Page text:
The inappropriate replacement of insurance contracts is a practice that has created serious industry problems.  Although the replacement of existing life insurance may certainly be appropriate, it often is not.  However, irrespective of its suitability, the agent must make certain that the comparison of the proposed policy with the existing policy is complete and accurate.  

 A complete comparison with respect to a life insurance policy replacement requires that the consequences of any replacement be made clear to the policyowner.  For example, it must be explained that:

the suicide and incontestable provisions begin anew
the previous policy's cost basis may be lost, and
adverse tax consequences could result .

Furthermore, if a replacement form is required by the state in which the transaction is taking place, the agent must provide it.  

Legislation has recently been adopted in certain states concerning life insurance replacement requirements that is expected to be endorsed by the National Association of Insurance Commissioners (NAIC) as model legislation for other states.  The legislation is a significant departure from existing replacement regulations that have been on the books for many years.  Pursuant to this new insurance replacement legislation the following steps must be taken for every life insurance policy replaced:

Insurers must have internal procedures in place to handle replacements and a company officer responsible for monitoring and enforcing them.

Applicants are given a 60-day period following the replacement sale during which they can change their mind and have their initial premium returned.  It is during this 60-day cooling-off period that replacing companies must implement additional disclosure requirements.

Agents are required to obtain a list of all of the applicant's existing life insurance and annuity contracts and must provide the applicant with a form that defines the scope of a life insurance replacement.  The form must be signed by both the agent and the applicant.

If replacement occurs or is likely to occur, the replacing agent must complete a statement disclosing specified information about the new policy and submit it with the life insurance application.  An insurer whose agent is replacing existing life insurance must reject any application received that isn't accompanied by the necessary disclosure forms.

·     Replacing insurers have increased disclosure responsibilities that they are expected to implement during the 60-day period, including -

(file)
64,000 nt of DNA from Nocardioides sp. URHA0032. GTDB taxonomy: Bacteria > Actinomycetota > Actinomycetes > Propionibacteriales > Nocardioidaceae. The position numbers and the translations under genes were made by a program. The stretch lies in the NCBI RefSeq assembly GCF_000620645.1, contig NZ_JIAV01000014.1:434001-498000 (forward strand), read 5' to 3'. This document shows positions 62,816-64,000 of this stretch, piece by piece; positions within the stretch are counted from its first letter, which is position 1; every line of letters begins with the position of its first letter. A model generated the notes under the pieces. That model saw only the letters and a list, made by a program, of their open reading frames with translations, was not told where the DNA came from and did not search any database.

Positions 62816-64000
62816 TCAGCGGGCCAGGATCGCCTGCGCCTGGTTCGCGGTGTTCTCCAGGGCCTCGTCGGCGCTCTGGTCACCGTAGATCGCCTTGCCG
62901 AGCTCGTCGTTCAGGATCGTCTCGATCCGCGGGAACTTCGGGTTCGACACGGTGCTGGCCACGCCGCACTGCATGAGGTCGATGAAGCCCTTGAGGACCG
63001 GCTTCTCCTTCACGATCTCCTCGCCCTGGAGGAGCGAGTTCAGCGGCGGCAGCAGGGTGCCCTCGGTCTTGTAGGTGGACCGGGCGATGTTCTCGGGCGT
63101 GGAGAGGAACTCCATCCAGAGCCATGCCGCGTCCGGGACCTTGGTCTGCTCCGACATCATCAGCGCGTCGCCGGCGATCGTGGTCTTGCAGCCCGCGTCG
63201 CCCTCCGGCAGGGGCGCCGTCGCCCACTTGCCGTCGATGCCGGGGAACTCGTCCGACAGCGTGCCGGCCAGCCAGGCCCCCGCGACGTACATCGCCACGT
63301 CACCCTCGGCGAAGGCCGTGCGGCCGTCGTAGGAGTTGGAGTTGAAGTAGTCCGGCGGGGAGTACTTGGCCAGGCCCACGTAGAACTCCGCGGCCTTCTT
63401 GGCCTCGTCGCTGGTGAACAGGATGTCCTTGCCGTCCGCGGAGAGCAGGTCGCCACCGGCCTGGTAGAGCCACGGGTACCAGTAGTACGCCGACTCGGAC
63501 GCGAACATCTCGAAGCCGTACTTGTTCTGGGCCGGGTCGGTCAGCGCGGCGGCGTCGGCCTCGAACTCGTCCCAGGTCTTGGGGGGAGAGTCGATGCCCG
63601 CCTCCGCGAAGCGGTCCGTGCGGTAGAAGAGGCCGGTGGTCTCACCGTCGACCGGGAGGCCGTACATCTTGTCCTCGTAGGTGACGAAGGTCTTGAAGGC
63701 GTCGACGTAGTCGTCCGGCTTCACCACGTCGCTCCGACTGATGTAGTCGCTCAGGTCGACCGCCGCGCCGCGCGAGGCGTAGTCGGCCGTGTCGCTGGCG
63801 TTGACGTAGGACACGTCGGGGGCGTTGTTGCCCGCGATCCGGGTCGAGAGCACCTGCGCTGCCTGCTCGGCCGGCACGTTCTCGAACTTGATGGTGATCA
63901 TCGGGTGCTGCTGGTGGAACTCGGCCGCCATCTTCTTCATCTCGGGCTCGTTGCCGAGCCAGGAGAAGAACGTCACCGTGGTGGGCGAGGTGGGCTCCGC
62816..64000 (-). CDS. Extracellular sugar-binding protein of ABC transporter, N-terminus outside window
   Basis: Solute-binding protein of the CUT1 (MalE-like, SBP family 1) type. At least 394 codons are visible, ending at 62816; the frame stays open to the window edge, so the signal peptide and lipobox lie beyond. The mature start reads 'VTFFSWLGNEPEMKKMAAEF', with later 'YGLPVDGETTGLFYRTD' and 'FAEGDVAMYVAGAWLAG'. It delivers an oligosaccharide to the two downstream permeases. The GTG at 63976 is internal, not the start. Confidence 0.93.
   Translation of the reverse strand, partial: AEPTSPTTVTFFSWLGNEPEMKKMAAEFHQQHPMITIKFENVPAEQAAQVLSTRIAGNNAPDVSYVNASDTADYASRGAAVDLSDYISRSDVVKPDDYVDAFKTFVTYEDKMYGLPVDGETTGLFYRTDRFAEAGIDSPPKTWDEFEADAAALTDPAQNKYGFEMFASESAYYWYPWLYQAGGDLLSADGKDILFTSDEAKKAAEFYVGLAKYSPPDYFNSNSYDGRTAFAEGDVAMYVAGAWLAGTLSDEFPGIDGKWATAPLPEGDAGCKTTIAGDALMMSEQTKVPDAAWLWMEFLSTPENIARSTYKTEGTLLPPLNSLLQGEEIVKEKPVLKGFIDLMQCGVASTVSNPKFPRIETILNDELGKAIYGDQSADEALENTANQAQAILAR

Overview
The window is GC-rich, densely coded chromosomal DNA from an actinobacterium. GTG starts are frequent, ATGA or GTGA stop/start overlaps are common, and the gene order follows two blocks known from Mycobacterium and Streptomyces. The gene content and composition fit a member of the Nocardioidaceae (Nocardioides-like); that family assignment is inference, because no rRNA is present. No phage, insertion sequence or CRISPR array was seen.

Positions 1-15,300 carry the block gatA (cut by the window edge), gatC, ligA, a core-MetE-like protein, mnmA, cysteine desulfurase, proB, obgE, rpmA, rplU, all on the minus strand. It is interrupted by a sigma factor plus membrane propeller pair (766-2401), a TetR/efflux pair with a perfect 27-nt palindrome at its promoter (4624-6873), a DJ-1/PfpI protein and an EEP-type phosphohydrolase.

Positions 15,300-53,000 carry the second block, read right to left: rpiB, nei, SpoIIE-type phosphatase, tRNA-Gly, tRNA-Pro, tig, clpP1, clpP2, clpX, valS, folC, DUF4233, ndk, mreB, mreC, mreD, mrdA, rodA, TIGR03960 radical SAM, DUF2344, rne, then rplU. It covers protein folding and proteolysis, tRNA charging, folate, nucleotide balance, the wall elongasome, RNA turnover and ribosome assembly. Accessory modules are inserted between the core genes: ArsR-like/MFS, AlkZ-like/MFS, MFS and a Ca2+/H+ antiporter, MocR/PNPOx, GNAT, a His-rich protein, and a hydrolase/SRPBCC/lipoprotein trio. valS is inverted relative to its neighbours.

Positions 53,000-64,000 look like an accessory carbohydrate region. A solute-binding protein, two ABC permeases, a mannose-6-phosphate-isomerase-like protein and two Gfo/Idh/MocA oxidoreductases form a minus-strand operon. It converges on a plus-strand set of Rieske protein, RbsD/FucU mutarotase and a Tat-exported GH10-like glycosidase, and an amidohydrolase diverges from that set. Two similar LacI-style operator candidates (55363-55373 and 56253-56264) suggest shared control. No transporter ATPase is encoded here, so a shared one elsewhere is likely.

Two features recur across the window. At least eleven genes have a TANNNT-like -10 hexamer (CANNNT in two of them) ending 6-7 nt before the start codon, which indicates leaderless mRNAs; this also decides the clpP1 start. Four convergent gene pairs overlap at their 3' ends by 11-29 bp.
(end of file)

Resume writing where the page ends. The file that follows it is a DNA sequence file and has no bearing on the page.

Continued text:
supplying the replaced company with copies of the sales materials and proposals used in the new sale, and
sending the disclosure statement to the insurer whose coverage is being replaced to complete the information concerning the policy being replaced.

The insurer whose life insurance is being replaced must forward the disclosure statement with both the new and existing policy information to its agent of record and to the new agent for delivery to the policyowner.

The applicant is given the completed disclosure statement containing the comparative data concerning the existing and replacement policies which should enable him or her to make an informed decision concerning the replacement.

A failure by a replacing agent to make a full and fair disclosure of all of the relevant information is a practice known as twisting.  It is illegal and unethical and, if the steps of this legislation are followed, it will be virtually impossible.  


Florida's current replacement rule requires agents to ask prospects if an existing policy's coverage is reduced as part of the application process.  If the agent knows -- or should have known -- that such reduction in an existing policy's value occurs when soliciting new coverage, the agent must complete a replacement form (Form DI4-312).  The applicant may request a comparison of the existing policy's benefits to the proposed coverage -- the replacing insurer must provide a comparison, if requested.  

As mentioned earlier, twisting is the practice of replacement based on misrepresentations.  Churning is the practice of an insurer replacing existing coverage with a new policy based on misrepresentations.  Both practices are illegal in Florida.